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Madrid, Spain

Palazon S.,Ramaderia | Melero Y.,University of Barcelona | Gomez A.,TRAGSATEC | Lopez De Luzuriaga J.,Asociacion Vison Europeo | And 2 more authors.
ORYX | Year: 2012

Abstract Human intervention is the main cause of the decline of the Critically Endangered European mink Mustela lutreola. In this study we analysed the main causes of direct human-caused mortality of the species in Spain. A total of 47 mortality records were obtained for the period 1950-1989, and 145 for 1990-2008. There was temporal variation in the cause of death, with trapping and shooting being the most common causes of mortality in 1950-1989 and road-kills in 1990-2008. In the case of road-kills there was variation related to road type. Males were more affected by road-kills than females, especially during the mating season when they range more widely. Our results indicate that there has been a change in human social behaviour and in people's awareness of the species, with a reduction in European mink captured and shot but an increase in mortality on roads. © 2012 Fauna & Flora International. Source

Botias C.,Centro Apicola Regional CAR | Martin-Hernandez R.,Centro Apicola Regional CAR | Martin-Hernandez R.,Institute Recursos Humanos para la Ciencia y la Tecnologia INCRECYT | Garrido-Bailon E.,Centro Apicola Regional CAR | And 5 more authors.
Research in Veterinary Science | Year: 2012

Microsporidiosis caused by infection with Nosema apis or Nosema ceranae has become one of the most widespread diseases of honey bees and can cause important economic losses for beekeepers. Honey can be contaminated by spores of both species and it has been reported as a suitable matrix to study the field prevalence of other honey bee sporulated pathogens. Historical honey sample collections from the CAR laboratory (Centro Apícola Regional) were analyzed by PCR to identify the earliest instance of emergence, and to determine whether the presence of Nosema spp. in honey was linked to the spread of these microsporidia in honey bee apiaries. A total of 240 frozen honey samples were analyzed by PCR and the results compared with rates of Nosema spp. infection in worker bee samples from different years and geographical areas. The presence of Nosema spp. in hive-stored honey from naturally infected honey bee colonies (from an experimental apiary) was also monitored, and although collected honey bees resulted in a more suitable sample to study the presence of microsporidian parasites in the colonies, a high probability of finding Nosema spp. in their hive-stored honey was observed. The first honey sample in which N. ceranae was detected dates back to the year 2000. In subsequent years, the number of samples containing N. ceranae tended to increase, as did the detection of Nosema spp. in adult worker bees. The presence of N. ceranae as early as 2000, long before generalized bee depopulation and colony losses in 2004 may be consistent with a long incubation period for nosemosis type C or related with other unknown factors. The current prevalence of nosemosis, primarily due to N. ceranae, has reached epidemic levels in Spain as confirmed by the analysis of worker honey bees and commercial honey. © 2011 Elsevier Ltd. Source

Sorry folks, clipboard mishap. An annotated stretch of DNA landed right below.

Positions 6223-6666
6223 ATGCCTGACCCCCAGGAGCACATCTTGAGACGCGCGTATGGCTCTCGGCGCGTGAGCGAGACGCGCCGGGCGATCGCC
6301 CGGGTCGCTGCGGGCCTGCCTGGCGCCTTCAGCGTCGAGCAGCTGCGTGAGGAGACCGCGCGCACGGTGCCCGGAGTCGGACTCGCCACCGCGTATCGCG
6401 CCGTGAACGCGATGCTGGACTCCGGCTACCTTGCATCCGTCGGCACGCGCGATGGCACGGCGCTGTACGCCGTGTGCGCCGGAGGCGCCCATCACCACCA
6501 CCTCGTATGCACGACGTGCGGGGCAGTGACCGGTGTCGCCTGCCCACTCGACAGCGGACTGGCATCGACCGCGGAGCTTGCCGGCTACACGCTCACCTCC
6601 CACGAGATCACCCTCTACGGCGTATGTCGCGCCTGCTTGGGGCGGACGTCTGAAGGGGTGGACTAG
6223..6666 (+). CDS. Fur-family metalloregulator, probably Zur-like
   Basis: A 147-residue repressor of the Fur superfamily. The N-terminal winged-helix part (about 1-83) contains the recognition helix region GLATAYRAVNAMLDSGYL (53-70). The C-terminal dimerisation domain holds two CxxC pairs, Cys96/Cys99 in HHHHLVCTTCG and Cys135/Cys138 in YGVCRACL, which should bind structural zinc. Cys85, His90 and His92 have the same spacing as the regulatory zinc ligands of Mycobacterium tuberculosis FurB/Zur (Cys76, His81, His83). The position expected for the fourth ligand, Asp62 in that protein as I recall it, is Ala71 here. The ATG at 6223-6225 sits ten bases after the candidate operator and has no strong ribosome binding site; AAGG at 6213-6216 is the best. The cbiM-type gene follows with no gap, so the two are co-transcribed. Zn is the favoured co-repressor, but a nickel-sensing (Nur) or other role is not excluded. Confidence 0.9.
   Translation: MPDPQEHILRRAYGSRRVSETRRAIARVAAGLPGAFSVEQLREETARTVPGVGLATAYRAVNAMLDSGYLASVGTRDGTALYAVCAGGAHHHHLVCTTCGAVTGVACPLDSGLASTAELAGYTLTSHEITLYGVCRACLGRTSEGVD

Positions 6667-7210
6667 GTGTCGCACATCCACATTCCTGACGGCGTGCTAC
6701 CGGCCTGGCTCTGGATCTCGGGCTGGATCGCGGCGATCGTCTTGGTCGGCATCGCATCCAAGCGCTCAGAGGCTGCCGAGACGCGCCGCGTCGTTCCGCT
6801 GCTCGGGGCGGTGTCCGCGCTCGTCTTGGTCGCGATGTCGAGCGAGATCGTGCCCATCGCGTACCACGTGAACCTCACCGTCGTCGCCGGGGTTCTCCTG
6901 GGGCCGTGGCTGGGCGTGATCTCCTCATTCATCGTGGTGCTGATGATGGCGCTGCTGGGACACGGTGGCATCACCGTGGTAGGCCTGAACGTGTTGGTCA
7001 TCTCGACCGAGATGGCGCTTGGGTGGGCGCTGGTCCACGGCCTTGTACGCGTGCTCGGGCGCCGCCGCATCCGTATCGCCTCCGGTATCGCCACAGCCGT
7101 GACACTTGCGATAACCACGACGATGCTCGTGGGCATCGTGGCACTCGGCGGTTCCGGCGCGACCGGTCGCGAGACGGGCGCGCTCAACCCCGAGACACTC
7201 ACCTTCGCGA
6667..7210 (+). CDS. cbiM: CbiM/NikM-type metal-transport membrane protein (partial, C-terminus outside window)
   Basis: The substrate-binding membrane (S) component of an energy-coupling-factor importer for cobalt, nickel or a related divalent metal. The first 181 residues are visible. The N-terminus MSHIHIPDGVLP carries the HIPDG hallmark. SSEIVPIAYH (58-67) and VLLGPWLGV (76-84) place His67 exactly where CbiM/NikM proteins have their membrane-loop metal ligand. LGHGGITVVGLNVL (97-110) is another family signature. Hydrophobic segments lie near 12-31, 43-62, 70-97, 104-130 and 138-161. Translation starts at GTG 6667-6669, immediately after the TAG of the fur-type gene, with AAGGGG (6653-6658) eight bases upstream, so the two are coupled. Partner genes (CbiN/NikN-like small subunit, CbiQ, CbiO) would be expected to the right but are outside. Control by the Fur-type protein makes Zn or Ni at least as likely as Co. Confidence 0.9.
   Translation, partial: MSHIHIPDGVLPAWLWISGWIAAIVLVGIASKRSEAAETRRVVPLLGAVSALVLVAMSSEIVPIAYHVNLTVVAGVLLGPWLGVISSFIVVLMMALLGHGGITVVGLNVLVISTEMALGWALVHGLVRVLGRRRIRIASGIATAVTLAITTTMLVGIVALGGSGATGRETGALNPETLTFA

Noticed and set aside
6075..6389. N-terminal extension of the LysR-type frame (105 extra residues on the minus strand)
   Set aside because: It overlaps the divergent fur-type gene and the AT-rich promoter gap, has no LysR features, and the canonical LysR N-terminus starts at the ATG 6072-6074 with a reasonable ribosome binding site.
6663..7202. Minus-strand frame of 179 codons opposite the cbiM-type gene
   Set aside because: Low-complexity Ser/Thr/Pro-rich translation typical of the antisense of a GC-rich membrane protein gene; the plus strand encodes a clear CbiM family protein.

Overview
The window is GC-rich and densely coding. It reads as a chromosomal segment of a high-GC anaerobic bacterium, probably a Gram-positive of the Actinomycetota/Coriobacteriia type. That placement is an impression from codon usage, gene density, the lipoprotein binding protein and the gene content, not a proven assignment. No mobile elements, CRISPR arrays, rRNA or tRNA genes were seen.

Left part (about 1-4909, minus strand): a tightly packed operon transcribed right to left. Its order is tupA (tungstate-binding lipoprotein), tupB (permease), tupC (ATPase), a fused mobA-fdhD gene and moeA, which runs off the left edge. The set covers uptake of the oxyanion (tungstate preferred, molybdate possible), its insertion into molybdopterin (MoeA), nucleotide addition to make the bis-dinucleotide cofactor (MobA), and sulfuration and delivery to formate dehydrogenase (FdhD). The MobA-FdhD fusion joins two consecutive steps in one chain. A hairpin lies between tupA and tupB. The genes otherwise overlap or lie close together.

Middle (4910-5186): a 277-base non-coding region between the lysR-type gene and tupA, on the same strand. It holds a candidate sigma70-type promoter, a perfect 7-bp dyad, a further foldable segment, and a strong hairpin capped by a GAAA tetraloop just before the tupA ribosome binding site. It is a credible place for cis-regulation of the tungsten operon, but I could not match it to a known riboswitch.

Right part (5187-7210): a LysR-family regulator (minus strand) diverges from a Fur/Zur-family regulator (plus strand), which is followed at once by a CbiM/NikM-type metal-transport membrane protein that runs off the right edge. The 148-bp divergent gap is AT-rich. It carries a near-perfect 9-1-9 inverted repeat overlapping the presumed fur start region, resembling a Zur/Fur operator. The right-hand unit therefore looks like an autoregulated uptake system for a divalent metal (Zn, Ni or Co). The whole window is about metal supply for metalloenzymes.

Melero Y.,University of Barcelona | Santulli G.,University of Barcelona | Gomez A.,TRAGSATEC | Gosalbez J.,University of Barcelona | And 2 more authors.
Mammalian Biology | Year: 2012